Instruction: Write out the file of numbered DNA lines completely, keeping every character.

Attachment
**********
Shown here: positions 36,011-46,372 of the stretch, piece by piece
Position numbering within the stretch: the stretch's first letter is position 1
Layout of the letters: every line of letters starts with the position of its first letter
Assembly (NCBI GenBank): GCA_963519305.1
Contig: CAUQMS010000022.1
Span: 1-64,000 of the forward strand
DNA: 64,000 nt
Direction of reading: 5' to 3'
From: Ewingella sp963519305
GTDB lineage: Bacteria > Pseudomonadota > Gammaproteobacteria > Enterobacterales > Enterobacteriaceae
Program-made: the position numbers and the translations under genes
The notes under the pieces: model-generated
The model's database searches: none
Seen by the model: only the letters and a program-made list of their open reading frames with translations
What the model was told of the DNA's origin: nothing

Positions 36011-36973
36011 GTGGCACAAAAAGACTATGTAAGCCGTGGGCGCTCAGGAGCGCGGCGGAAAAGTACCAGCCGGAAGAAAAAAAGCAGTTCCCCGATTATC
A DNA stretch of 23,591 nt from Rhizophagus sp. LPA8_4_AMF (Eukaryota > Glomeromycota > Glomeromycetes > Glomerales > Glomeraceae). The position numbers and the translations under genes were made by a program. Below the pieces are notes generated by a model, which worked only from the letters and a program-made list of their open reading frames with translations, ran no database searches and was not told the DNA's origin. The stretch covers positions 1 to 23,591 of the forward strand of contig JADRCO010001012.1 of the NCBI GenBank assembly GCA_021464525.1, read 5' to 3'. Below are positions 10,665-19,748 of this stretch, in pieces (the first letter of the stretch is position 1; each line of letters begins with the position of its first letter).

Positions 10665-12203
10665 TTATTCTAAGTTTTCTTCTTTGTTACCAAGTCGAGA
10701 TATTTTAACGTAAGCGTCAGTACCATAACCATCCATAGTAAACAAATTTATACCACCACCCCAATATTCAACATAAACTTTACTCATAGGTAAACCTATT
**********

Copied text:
Shown here: positions 36,011-46,372 of the stretch, piece by piece
Position numbering within the stretch: the stretch's first letter is position 1
Layout of the letters: every line of letters starts with the position of its first letter
Assembly (NCBI GenBank): GCA_963519305.1
Contig: CAUQMS010000022.1
Span: 1-64,000 of the forward strand
DNA: 64,000 nt
Direction of reading: 5' to 3'
From: Ewingella sp963519305
GTDB lineage: Bacteria > Pseudomonadota > Gammaproteobacteria > Enterobacterales > Enterobacteriaceae
Program-made: the position numbers and the translations under genes
The notes under the pieces: model-generated
The model's database searches: none
Seen by the model: only the letters and a program-made list of their open reading frames with translations
What the model was told of the DNA's origin: nothing

Positions 36011-36973
36011 GTGGCACAAAAAGACTATGTAAGCCGTGGGCGCTCAGGAGCGCGGCGGAAAAGTACCAGCCGGAAGAAAAAAAGCAGTTCCCCGATTATC
A DNA stretch of 23,591 nt from Rhizophagus sp. LPA8_4_AMF (Eukaryota > Glomeromycota > Glomeromycetes > Glomerales > Glomeraceae). The position numbers and the translations under genes were made by a program. Below the pieces are notes generated by a model, which worked only from the letters and a program-made list of their open reading frames with translations, ran no database searches and was not told the DNA's origin. The stretch covers positions 1 to 23,591 of the forward strand of contig JADRCO010001012.1 of the NCBI GenBank assembly GCA_021464525.1, read 5' to 3'. Below are positions 10,665-19,748 of this stretch, in pieces (the first letter of the stretch is position 1; each line of letters begins with the position of its first letter).

Positions 10665-12203
10665 TTATTCTAAGTTTTCTTCTTTGTTACCAAGTCGAGA
10701 TATTTTAACGTAAGCGTCAGTACCATAACCATCCATAGTAAACAAATTTATACCACCACCCCAATATTCAACATAAACTTTACTCATAGGTAAACCTATT